The Chair facilitated a discussion with Dr Wilhelm Verwoerd at the Belfast launch of “Verwoerd: My Journey through Family Betrayals” on 17 October 2019. The discussion focused on key aspects of the book, and particularly Dr Verwoerd’s challenges of coming to terms with the fact that HF Verwoerd, his grandfather, was the South African Prime Minister who is widely considered the architect of the apartheid system. Topics for discussion included key questions of the responsibilities of those who benefitted from the apartheid system, the question of “betrayal” when you take a different path to peacebuilding from those around you, as well as the relevance of the book to wider contexts.
The Chair, with the Transitional Justice Institute and INCORE, hosted a successful book launch of “Reconciliation and Building a Sustainable Peace: Competing Worldviews in South Africa and Beyond” by Dr Cathy Bollaert. The book, based on her PhD research at Ulster University (co-supervised by Brandon Hamber, Kris Brown and Fionnuala D. Ní Aoláin), explores how competing worldviews impact on intergroup relations and building a sustainable peace in culturally diverse societies. It raises the question of what happens in a culturally diverse society when competing values and ways of interpreting reality collide and what this means for peace-building and the goal of reconciliation.
Professor Hamber with partners Fambul Tok (Sierra Leone), Catalyst for Peace (US), Refugee Law Project (Uganda), Green String Network (Kenya), and the Research and Advocacy Unit and African University (Zimbabwe) secured a seed grant to develop a Global Challenges Research Fund project to bring together partners to consider: “What are the internal-external framework and relationships that genuinely, in practice, support the creation of resilient communities facing ongoing and dynamic peace and development challenges, and how can communities, local organisations and international donors help to grow these?”. A large inter-country meeting took place in Freetown in 22-26 January 2018. A range of new initiatives will now flow from the meeting including joint research and proposals.
In December 2017 Professor Erin Baines, Associate Professor at the School of Public Policy and Global Affairs (SPPGA) at the University of British Columbia, visited Belfast to explore ongoing partnerships and also engage with Ulster University MSc, LLM and PhD students. Professor Baines offered two classes on focusing on her work in Uganda entitled “Children & Futurities” and a second research focused workshop entitled “De-colonial approaches to research on violence”. Wider than this Profess Hamber and Professor Baines outlined some future plans for joint co-operation and research.
Professor Hamber and Grainne Kelly continued to work on the concept of reconciliation. In 2017 they spoke at two high-level events in Northern Ireland. The first with The Executive Office and staff as they consider the role of reconciliation in the draft Programme for Government and Together: Building a United Community (TBUC). They participants and delivered the keynote address at a further seminar at the “Together: Building a United Community Engagement Forum” on 15 June 2017, with the Executive Office (TEO) and over 160 community practitioners, policymakers and academics that took place at the Girdwood Community Hub.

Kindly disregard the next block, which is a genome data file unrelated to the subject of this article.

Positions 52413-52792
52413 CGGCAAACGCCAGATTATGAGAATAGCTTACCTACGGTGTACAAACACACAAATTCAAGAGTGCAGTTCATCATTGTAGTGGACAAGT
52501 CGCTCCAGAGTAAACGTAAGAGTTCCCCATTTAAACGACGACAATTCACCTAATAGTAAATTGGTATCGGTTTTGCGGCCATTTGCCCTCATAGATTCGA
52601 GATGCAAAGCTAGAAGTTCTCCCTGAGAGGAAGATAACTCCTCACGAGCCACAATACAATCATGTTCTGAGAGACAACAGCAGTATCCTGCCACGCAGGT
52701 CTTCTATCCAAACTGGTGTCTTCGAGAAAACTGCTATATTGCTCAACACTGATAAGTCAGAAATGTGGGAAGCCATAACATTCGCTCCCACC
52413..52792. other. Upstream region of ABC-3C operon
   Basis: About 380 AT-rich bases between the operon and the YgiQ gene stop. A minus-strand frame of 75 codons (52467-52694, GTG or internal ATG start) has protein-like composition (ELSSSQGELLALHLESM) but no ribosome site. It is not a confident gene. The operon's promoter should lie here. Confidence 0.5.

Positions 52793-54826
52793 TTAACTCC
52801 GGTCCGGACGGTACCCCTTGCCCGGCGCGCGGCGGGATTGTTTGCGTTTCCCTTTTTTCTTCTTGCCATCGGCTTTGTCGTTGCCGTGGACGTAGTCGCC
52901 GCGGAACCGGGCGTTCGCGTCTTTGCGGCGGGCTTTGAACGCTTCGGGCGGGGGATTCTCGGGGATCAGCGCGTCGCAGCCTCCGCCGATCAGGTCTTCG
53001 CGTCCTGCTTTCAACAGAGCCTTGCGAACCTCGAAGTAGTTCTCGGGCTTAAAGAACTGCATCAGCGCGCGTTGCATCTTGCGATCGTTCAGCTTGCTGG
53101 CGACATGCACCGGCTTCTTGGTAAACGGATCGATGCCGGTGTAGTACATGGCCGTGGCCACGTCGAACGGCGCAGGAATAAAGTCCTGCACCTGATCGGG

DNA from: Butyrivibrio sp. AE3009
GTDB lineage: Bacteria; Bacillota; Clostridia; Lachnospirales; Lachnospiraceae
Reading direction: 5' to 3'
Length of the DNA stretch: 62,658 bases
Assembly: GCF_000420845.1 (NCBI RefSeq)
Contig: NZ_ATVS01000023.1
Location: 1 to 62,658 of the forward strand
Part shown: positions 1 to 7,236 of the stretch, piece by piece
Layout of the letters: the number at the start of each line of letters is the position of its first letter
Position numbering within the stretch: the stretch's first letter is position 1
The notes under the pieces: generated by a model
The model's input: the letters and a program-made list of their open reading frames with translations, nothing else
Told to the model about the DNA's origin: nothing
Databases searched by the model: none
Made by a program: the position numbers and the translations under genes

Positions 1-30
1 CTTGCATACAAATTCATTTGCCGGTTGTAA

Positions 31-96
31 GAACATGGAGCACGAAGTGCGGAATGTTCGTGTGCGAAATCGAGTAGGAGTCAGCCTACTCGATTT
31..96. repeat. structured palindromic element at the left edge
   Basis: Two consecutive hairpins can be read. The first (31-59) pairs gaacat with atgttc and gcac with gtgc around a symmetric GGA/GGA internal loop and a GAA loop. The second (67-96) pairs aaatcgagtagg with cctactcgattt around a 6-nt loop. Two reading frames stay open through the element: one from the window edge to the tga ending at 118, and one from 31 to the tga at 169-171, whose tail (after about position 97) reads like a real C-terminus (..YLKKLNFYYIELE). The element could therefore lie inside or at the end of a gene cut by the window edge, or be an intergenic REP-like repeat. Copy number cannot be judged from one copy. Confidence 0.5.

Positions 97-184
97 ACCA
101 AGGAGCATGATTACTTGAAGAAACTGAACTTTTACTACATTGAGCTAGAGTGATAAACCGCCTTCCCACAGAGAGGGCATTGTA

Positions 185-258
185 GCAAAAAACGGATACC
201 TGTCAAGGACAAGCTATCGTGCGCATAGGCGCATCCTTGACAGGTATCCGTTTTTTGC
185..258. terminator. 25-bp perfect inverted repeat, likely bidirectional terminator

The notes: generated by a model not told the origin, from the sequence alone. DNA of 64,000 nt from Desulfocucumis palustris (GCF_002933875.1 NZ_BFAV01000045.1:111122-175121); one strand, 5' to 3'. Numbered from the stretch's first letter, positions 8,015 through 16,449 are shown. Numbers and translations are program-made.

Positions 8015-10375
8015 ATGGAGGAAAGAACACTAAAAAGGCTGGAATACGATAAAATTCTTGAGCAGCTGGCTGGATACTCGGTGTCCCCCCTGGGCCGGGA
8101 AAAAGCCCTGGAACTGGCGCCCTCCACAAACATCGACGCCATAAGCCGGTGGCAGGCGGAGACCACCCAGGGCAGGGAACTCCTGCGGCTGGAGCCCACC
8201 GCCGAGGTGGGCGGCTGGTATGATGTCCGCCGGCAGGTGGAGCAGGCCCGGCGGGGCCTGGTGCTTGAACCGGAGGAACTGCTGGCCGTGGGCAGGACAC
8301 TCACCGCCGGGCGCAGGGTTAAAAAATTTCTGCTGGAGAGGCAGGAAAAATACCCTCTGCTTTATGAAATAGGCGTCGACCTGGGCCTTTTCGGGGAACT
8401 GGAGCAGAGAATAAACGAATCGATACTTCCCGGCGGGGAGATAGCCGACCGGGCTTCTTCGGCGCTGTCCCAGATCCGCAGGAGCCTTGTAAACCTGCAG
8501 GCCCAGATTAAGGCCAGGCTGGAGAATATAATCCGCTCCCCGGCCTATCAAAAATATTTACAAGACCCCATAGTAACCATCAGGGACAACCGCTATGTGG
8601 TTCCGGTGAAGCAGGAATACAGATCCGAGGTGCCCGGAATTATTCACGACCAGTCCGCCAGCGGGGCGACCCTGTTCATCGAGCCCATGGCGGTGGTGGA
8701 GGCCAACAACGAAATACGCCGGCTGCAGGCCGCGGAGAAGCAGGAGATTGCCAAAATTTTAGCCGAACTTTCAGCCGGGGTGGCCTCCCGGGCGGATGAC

In Mid-May 2017 Professor Hamber visited Uganda again as part of the Summer Institute focusing on “Men’s and Women’s Relations in Coercive Settings” (17-19 May 2017) hosted by the Refugee Law Project (RLP) and in War Partnership (CSiW). As part of the event Professor Hamber participated in a 2-day long workshops run by RLP and partners with men who were former combatants/abducted during the Northern Uganda war to learn from their experiences. The second part of the event was a more open conference focusing on women’s and men’s experiences of forced relationships in wartime.
In March 2017 a delegation from Sierra Leone including the Minister of Local Government and Rural Development, Maya Kai Kai, visited Belfast. The visit was the result of Professor Hamber visiting Sierra Leone in February 2016 on invitation of Catalyst for Peace (operational US Foundation) and Fambul Tok a local NGO. The trip focused on observing the work of Fambul Tok. Fambul Tok (meaning “family talk”) is a community ritual process that takes place at bonfires in which reconciliation between victims and perpetrators of political violence takes place (see http://www.fambultok.org). When the Ebola crisis hit, the same networks were used for post-war reconciliation were transformed into health prevention networks. Then in the last two years the networks have continued to develop, and have morphed into a local governance processes called the “People’s Planning Process”. Fambul Tok have run this new peace and development process in 3 regions. Through the trip Professor Hamber was invited to be an advisor to and Fambul Tok, as they set out to mainstream the process with government. As part of this process, Professor Hamber, funded and supported by Catalyst for Peace, hosted a delegation from Sierra Leone including the Minister of Land and Rural Development, MPs, a major, local council members and various civil society representatives in Belfast in April 2017 to discuss the inclusive local governance and peacebuilding process unfolding in Sierra Leone.